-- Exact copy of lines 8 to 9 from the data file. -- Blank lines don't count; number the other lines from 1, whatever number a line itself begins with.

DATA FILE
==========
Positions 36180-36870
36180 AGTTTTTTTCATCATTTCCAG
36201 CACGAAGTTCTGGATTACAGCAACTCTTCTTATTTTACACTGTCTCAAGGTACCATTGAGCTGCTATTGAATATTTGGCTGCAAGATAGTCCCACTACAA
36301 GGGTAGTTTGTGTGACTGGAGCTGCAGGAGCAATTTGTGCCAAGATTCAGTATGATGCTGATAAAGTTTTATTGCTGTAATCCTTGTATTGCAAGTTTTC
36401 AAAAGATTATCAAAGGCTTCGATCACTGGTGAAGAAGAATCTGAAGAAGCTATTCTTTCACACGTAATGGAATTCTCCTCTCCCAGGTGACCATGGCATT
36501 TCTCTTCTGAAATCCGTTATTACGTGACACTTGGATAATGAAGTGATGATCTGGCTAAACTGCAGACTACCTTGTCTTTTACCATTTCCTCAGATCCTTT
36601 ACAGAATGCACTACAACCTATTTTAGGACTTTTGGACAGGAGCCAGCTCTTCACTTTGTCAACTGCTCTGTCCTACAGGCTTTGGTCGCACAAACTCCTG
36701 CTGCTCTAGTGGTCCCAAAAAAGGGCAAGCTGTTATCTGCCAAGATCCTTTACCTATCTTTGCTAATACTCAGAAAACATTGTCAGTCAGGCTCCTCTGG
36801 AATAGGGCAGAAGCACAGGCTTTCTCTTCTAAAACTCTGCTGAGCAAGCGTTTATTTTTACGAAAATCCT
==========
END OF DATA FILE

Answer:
36701 CTGCTCTAGTGGTCCCAAAAAAGGGCAAGCTGTTATCTGCCAAGATCCTTTACCTATCTTTGCTAATACTCAGAAAACATTGTCAGTCAGGCTCCTCTGG
36801 AATAGGGCAGAAGCACAGGCTTTCTCTTCTAAAACTCTGCTGAGCAAGCGTTTATTTTTACGAAAATCCT